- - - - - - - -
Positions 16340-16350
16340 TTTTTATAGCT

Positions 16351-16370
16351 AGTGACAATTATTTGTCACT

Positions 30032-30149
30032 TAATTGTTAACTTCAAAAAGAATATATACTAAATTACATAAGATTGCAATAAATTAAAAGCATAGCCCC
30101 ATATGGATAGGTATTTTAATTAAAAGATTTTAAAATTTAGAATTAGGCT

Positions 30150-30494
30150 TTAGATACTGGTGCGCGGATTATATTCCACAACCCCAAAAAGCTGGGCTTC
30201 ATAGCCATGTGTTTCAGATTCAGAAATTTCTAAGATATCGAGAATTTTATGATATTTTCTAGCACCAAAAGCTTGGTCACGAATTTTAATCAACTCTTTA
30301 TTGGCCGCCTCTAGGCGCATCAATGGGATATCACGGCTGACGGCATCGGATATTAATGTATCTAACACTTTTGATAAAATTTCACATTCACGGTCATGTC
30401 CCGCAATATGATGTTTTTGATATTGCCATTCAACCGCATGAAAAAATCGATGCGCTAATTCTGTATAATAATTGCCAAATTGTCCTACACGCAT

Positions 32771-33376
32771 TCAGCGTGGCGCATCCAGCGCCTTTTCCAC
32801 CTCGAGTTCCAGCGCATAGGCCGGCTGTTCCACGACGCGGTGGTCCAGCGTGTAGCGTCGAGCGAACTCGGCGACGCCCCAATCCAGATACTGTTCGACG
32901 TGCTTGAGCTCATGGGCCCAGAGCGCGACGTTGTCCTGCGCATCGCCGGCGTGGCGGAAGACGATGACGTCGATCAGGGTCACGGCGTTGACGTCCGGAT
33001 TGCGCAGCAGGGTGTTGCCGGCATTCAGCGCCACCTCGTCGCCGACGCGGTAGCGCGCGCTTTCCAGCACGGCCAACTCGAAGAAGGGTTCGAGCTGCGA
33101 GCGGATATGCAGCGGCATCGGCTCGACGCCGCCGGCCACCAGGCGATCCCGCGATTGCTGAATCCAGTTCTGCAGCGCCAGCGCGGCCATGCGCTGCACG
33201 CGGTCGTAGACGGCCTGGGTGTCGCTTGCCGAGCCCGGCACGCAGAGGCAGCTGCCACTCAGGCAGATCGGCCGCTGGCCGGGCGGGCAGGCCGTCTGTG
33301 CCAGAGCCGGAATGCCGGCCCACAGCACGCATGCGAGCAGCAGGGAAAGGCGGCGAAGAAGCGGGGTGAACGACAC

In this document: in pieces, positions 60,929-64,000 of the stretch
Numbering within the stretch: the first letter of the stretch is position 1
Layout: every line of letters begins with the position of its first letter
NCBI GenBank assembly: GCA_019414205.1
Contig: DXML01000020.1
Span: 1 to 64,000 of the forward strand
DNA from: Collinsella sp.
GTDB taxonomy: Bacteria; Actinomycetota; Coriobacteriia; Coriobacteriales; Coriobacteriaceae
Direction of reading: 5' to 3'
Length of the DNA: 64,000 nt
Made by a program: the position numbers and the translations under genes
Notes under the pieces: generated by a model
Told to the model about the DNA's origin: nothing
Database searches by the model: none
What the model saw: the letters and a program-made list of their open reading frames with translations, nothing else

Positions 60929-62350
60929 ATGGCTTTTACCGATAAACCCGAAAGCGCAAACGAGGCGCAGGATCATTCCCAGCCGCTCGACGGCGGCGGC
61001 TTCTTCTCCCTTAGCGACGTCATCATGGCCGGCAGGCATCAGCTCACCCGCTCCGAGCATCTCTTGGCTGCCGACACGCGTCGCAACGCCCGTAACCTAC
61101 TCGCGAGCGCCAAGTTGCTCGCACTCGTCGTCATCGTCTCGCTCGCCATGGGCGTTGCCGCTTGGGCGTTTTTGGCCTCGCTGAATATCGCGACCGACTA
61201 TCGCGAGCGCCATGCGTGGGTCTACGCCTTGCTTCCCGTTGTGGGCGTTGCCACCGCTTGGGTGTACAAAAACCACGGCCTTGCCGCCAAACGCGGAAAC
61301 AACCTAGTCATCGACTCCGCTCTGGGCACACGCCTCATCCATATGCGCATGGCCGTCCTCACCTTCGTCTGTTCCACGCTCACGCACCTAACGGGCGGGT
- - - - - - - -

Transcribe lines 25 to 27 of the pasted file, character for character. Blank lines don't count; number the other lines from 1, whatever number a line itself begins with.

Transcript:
Contig: DXML01000020.1
Span: 1 to 64,000 of the forward strand
DNA from: Collinsella sp.